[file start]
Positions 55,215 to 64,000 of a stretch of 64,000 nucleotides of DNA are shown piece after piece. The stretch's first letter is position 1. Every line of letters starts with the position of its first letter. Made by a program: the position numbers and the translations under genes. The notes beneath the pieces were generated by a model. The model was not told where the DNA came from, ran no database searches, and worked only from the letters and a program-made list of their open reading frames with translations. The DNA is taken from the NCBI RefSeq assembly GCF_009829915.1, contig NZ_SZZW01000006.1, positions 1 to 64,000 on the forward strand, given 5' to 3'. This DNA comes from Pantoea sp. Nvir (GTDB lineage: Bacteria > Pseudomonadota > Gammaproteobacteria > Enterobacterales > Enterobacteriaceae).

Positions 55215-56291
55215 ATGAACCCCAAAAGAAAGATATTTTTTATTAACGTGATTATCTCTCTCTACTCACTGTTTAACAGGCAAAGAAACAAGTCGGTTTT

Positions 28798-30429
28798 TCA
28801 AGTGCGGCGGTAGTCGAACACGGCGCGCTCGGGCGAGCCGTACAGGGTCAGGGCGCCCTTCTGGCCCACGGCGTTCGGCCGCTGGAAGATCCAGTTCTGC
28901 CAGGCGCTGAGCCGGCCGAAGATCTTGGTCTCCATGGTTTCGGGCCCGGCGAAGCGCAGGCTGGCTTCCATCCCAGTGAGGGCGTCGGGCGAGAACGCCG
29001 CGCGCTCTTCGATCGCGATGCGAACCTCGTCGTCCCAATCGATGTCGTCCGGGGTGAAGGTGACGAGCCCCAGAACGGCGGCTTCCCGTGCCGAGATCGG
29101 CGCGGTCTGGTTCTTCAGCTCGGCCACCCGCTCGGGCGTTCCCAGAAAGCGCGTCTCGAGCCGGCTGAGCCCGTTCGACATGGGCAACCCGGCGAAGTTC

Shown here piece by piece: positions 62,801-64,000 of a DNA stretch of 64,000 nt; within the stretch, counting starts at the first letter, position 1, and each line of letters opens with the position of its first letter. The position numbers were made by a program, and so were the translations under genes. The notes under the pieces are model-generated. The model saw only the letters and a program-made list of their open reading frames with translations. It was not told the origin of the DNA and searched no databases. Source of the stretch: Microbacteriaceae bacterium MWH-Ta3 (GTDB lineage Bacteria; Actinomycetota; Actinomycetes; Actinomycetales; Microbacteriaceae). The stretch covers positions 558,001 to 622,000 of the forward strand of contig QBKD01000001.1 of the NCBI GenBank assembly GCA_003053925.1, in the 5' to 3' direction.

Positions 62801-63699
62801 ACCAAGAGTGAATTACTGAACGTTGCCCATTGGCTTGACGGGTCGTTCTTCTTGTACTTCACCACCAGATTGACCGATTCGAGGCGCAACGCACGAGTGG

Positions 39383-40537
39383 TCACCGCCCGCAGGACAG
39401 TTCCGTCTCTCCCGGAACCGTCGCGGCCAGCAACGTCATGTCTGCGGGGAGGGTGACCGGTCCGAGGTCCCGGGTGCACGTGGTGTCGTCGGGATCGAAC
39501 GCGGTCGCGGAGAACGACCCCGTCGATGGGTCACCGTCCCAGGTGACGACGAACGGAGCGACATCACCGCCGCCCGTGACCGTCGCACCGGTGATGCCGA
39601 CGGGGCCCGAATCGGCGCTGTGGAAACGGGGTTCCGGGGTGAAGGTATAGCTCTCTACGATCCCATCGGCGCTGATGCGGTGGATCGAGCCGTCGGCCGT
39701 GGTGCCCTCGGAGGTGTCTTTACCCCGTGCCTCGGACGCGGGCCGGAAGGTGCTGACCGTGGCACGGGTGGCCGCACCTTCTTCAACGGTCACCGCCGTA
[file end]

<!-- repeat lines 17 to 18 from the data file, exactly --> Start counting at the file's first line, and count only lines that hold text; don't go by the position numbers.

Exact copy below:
39601 CGGGGCCCGAATCGGCGCTGTGGAAACGGGGTTCCGGGGTGAAGGTATAGCTCTCTACGATCCCATCGGCGCTGATGCGGTGGATCGAGCCGTCGGCCGT
39701 GGTGCCCTCGGAGGTGTCTTTACCCCGTGCCTCGGACGCGGGCCGGAAGGTGCTGACCGTGGCACGGGTGGCCGCACCTTCTTCAACGGTCACCGCCGTA